How public radio can build on its hidden strengths to solve podcasting’s biggest challenges

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Everything is just booming and perfect in podcasting, right? 

Audience and downloads for many leading podcasts and networks have grown 25–50% this year — again. The infusion of capital into the industry hit record highs.  With creators entering the space every week, new exciting content is emerging. These are all great signs for the medium, aren’t they? 

Well, kinda.

Things are certainly exciting and evolving quickly. But podcasting, as an industry, is starting to recognize and address some new emerging systemic problems that will become growing concerns over the next few years — problems that public radio has been working on with a decades-long head start. And public radio has a unique opportunity to lead, innovate and win — if it wants to.

Here are three key areas to focus on:

1. Need for diverse revenue

Podcasting is predicted to generate more than $650 million in advertising revenue this year, which is a staggering nearly 20-fold increase from when people started to track ad sales about six years ago. Some view this as thrilling; others grumble and compare it to radio’s nearly $19 billion in revenue. Regardless of how you see it, with this rapid growth the podcasting industry has become too reliant on advertising revenue.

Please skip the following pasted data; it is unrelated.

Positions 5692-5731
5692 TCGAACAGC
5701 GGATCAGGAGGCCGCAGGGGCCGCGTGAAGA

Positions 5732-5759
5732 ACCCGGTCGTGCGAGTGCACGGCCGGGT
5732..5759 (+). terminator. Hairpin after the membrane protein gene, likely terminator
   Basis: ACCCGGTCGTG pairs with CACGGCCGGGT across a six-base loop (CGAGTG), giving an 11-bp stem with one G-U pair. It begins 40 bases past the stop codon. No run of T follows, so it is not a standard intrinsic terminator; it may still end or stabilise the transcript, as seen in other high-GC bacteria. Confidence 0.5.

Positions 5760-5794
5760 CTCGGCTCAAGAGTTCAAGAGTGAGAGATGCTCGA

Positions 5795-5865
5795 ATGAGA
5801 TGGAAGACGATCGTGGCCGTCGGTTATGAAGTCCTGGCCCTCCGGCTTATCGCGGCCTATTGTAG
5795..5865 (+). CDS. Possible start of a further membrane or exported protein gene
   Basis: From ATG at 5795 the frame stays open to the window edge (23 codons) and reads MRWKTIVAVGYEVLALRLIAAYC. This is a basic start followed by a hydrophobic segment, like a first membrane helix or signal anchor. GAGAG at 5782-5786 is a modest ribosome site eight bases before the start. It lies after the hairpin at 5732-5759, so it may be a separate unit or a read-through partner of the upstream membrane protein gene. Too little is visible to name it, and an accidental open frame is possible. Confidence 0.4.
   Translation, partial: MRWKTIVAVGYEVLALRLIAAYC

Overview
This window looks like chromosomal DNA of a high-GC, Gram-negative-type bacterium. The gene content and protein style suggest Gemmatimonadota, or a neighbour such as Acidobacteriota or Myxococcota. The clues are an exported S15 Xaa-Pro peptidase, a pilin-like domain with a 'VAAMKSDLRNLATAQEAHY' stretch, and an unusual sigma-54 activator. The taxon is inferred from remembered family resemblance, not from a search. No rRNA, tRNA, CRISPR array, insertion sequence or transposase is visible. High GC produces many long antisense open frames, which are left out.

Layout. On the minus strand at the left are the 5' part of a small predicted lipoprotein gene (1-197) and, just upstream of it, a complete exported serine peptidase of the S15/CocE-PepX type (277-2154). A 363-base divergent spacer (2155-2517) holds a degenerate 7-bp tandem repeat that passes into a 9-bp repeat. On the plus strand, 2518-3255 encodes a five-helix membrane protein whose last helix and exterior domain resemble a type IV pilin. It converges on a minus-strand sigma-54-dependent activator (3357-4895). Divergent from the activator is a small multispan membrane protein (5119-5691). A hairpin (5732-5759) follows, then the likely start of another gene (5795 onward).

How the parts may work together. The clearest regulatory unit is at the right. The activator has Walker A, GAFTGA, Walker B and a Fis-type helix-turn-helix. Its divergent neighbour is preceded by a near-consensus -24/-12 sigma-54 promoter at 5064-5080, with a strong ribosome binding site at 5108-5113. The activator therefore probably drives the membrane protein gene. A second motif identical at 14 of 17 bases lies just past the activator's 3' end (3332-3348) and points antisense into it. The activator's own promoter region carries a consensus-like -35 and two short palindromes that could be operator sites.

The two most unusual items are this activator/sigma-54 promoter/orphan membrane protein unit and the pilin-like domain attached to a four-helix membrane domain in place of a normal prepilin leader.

Actually, I’m concerned that podcasting has become too reliant on one source of revenue. In addition to being foolishly imprudent, overdependence on one source of revenue also creates a risk-averse culture of sameness and an artificial ceiling for ambition. 

Broadcast network TV is a great example of this. Its complete dependence on one source of revenue — ad dollars —  sapped network TV of almost any sense of innovation and enterprise. Network TV competitors, including subscription video-on-demand services, basic cable and premium channels, run circles around the broadcast networks for new concepts and talent.

Public radio dealt with this problem decades ago and began developing multiple revenue streams simultaneously. Its early leaders realized that government and licensee revenues would never be enough to fuel the system’s growth. They looked elsewhere for other funding sources, namely listener support and underwriting revenues. These diverse revenue streams, which now include growing income from digital sponsorships, help ensure that public radio stations and producers can survive the inevitable ebbs and flows of any one source of revenue. 

Having never experienced an economic downturn, podcasting hasn’t learned this lesson yet. At this early stage of its evolution, it’s not a question of if the podcast advertising market goes soft, but when it will go soft.